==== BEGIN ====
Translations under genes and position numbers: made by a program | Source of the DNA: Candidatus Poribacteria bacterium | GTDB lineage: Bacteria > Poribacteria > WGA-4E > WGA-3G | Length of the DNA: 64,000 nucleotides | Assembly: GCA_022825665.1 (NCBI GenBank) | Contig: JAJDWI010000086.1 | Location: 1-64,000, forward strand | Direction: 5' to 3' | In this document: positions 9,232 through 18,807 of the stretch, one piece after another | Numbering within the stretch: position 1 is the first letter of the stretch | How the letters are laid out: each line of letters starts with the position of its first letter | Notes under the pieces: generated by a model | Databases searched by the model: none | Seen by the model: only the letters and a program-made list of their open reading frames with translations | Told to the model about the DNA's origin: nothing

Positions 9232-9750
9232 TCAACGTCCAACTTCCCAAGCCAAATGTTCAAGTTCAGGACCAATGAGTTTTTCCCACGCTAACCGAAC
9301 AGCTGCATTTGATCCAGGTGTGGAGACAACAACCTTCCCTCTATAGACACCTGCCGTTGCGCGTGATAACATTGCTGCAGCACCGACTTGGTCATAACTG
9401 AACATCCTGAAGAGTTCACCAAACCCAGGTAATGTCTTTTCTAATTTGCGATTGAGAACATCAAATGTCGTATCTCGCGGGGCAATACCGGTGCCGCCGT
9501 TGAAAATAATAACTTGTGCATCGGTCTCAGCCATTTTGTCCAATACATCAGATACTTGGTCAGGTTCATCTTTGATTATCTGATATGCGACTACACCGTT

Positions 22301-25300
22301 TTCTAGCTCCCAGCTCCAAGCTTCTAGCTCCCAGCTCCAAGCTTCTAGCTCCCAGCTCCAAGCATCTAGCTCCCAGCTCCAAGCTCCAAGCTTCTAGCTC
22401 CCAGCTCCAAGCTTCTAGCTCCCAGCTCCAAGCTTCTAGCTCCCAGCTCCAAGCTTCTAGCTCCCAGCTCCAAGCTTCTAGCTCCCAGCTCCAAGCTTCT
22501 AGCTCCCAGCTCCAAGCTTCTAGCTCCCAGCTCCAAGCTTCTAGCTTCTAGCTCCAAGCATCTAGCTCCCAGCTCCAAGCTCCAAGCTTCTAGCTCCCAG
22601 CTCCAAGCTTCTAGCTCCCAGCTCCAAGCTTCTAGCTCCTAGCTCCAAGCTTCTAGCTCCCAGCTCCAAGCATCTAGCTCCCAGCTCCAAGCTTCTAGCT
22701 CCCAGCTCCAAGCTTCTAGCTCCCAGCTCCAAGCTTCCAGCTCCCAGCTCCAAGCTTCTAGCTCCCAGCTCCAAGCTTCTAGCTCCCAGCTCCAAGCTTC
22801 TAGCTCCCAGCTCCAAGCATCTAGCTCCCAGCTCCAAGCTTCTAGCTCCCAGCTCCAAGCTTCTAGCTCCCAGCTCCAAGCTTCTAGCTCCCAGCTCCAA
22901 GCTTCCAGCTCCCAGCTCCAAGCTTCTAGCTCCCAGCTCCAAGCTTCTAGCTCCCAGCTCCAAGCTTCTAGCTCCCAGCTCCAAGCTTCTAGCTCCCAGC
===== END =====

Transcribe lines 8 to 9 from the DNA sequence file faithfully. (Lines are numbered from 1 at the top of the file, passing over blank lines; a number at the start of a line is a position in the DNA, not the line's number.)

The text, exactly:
22301 TTCTAGCTCCCAGCTCCAAGCTTCTAGCTCCCAGCTCCAAGCTTCTAGCTCCCAGCTCCAAGCATCTAGCTCCCAGCTCCAAGCTCCAAGCTTCTAGCTC
22401 CCAGCTCCAAGCTTCTAGCTCCCAGCTCCAAGCTTCTAGCTCCCAGCTCCAAGCTTCTAGCTCCCAGCTCCAAGCTTCTAGCTCCCAGCTCCAAGCTTCT